However, it is further argued that no theory based purely on the workings of the brain can account for all elements of an NDE, and that we should consider the mind-bending possibility that consciousness can exist independent of a functioning brain, or at least that consciousness is more complex than we suppose. Though NDEs are driven in part by neurochemistry and psychology, it has underlying mechanisms in more mysterious realms that cannot currently be described. Many in the scientific community regard such experiences as hallucinatory, [9],[10],[11] while paranormal specialists claim them to be evidence of an afterlife. [12],[13],[14]

The phenomenon of afterlife called reincarnation-a process where the core substance of an individual is reborn in a future lifetime-has existed in all major historical cultures. More than half of the world's people believe in reincarnation. Bhagvad Gita, a Hindu epic explicitly describes rebirth on the basis of karma (Gita, IV-4). [15] It is a common Hindu belief that the spiritual status of an individual is determined by the sum total of his past lives. [16] The metaphysics of Hinduism and Buddhism, and early Judaism and Christianity describe reincarnation in terms that cannot be easily tested. Such supernatural beliefs require unquestioning credulity.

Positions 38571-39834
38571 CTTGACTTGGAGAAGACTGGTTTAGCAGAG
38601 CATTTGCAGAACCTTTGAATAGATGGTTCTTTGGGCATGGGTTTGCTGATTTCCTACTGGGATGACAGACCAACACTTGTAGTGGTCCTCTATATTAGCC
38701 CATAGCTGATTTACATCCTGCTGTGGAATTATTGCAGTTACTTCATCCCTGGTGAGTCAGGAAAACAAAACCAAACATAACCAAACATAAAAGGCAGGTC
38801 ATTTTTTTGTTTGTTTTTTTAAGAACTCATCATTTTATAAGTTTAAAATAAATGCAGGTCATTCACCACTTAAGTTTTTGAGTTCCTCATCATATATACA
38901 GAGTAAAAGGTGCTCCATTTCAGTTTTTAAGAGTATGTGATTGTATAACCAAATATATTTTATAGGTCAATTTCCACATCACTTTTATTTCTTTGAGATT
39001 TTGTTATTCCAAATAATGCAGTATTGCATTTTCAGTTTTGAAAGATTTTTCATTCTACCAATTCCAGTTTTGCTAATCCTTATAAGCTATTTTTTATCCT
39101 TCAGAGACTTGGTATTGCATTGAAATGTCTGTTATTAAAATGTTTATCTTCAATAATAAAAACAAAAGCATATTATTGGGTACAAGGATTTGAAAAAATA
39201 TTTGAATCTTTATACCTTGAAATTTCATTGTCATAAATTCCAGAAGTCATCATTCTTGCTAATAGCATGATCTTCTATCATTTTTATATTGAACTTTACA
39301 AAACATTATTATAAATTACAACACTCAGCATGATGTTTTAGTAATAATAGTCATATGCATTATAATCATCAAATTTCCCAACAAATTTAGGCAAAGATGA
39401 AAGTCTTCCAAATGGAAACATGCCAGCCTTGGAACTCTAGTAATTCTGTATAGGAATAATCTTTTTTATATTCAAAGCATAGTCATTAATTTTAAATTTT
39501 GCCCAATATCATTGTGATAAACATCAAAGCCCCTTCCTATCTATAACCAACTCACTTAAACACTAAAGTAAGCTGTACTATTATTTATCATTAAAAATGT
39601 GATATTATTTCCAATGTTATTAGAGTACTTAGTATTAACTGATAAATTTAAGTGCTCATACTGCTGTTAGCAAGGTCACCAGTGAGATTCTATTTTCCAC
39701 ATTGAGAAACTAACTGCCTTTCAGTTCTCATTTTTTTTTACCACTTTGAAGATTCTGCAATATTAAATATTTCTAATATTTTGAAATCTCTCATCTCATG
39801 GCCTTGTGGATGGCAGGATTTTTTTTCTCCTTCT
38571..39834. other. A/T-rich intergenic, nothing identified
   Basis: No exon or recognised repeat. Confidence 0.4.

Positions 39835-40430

Recently, more objective evidence has included memories of events or knowledge apparently based in the lives of deceased individuals. New research suggests that physical and personality traits may be inherited from the past. It needs to be investigated whether empirical evidence can plausibly account for the apparent non-parental link involved in alleged reincarnation cases. The current thinking that the psychophysical inheritance of a newborn can be completely accounted for by its immediate parental genomes needs to be reviewed. Facial architecture, body types, hair patterns, ear forms, hand-finger proportions, voice, and odor have been noted to correspond in two separate lifetimes. Some physical similarities also include special markings, birthmarks and deformities. [17] Matching psychological traits include levels of mental development, emotional patterns, styles of interacting with others, and areas of creative interest.

All these factors seem to make up a psychoplasm that enfolds and animates the genomic material synthesized at conception. When we have a better understanding of the interaction between the genome and the epigenome, it can be possible to test the psychoplasm concept by comparing a subject's relevant DNA sequences with the genome from his or her alleged incarnation.

There was a time when stars and planets were imagined to be embedded in celestial spheres rolled about the earth by the gods. The spheres and gods were gradually refined and replaced with gravitationally driven orbits as the metaphysical study of the cosmos became the physical study of celestial mechanics. Even today, many realms of scientific endeavor have metaphysical corners. These corners are relevant not only in psychiatric practice but they are relevant in any scientific inquiry. As tangible results emerge from further studies, they migrate into the scientific mainstream.